Many other methods have been used to date the Earth, with many different sets of radioactive nuclides (and other methods).They are all consistent with Patterson’s measurement. The mathematical details of the lead-lead isotopic clock are less straightforward than those of the Rb-Sr method.Though the Rb and Sr concentrations differ, it’s safe to assume that the isotopic makeup of Sr and of Rb is the same everywhere.
It naturally has different concentrations of Rb and Sr in different parts of the rock because these don’t necessarily mix perfectly. Once it cools all the way and crystallizes, it is considered "born" and atoms can no longer come in or out of the system.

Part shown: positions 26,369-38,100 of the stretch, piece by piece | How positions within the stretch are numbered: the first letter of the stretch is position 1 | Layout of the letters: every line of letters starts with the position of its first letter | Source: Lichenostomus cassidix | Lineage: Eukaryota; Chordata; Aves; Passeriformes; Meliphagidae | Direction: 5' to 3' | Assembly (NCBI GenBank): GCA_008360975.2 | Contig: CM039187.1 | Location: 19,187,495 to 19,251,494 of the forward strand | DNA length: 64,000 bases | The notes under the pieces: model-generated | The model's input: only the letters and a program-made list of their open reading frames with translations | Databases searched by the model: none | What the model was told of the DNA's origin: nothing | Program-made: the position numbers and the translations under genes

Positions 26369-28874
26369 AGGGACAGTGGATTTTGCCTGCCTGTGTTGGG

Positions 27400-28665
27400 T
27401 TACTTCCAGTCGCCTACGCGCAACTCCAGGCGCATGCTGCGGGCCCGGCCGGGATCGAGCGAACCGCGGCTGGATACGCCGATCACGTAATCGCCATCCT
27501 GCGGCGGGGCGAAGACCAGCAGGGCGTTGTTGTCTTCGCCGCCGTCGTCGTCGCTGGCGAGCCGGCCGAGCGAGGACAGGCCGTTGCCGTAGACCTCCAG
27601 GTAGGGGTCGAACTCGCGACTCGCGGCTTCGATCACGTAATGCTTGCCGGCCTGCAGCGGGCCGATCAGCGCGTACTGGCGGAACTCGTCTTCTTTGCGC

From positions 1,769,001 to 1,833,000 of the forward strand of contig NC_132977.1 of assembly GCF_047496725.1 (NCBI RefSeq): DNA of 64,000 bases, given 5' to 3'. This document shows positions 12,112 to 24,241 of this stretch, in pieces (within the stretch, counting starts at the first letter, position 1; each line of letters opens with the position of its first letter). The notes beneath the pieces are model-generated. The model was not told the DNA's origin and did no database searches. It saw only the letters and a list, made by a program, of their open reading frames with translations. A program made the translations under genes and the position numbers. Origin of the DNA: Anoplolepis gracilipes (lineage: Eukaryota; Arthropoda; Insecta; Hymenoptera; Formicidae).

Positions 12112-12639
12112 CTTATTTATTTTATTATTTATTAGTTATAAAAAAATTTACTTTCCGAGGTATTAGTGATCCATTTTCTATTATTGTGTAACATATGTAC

At this point, its radiometric clock starts ticking.
As time goes on, the Rb87 in the rock slowly turns into Sr87.
Parts of the rock that have more Rb87 will end up with more Sr87.
Several radioactive nuclides exist in nature with half-lives long enough to be useful for geologic dating.